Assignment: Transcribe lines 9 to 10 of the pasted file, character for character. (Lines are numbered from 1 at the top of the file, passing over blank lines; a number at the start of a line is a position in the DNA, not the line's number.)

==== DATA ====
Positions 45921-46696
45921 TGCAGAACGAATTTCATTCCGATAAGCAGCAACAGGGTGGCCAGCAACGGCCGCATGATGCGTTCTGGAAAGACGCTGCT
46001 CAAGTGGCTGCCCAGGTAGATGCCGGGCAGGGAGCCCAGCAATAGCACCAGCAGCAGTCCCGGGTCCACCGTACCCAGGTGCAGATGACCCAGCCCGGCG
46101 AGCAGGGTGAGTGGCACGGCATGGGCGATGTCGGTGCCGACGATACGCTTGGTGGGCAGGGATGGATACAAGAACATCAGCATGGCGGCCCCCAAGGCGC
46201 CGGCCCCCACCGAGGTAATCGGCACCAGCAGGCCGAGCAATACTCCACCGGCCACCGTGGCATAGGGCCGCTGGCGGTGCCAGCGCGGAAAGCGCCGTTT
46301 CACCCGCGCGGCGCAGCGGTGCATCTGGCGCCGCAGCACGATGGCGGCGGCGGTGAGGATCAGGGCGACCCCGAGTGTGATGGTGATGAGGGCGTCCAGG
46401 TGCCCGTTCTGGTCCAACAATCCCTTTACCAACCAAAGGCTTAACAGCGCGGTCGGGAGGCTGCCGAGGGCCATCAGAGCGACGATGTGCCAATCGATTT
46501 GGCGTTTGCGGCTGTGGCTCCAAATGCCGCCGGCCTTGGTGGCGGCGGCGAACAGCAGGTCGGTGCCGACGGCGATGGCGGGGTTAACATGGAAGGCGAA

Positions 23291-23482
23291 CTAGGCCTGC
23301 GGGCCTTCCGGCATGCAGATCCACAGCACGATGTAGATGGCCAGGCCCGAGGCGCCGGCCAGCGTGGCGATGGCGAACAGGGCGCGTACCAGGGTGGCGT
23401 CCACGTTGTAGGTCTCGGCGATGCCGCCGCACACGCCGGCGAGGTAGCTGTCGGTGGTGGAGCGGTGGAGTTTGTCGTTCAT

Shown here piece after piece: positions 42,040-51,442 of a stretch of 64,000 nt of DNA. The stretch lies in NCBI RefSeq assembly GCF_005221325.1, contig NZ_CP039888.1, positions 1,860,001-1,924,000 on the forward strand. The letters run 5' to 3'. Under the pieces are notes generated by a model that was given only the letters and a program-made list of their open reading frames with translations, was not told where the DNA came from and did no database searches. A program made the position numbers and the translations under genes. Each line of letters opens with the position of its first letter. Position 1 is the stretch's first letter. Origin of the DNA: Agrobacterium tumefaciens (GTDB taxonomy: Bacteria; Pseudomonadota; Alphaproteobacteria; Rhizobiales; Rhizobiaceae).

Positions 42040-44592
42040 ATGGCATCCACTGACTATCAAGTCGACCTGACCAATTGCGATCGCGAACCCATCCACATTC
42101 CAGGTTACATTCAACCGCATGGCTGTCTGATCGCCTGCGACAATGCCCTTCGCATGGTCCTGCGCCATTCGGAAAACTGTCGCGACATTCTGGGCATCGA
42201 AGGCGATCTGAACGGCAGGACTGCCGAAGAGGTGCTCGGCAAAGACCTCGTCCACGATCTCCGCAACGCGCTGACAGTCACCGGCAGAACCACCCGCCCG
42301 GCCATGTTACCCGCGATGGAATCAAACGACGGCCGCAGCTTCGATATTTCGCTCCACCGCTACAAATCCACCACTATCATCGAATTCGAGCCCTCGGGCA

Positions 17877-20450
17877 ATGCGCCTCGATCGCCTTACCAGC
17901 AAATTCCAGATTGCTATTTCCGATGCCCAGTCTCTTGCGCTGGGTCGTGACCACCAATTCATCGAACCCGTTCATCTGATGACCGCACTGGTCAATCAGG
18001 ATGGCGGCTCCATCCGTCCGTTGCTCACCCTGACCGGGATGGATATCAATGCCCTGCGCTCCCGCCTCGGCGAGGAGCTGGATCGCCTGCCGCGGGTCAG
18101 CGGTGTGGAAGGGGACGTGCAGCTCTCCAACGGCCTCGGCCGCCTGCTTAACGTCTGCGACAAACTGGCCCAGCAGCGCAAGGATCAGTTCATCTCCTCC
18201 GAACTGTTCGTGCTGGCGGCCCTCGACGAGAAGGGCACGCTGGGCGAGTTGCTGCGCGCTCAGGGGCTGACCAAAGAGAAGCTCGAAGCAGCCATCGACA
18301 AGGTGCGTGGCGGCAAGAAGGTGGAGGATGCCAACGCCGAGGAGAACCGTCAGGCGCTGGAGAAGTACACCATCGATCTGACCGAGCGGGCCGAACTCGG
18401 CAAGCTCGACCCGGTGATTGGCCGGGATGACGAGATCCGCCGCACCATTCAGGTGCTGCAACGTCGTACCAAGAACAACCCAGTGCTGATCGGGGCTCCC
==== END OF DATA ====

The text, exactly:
Positions 23291-23482
23291 CTAGGCCTGC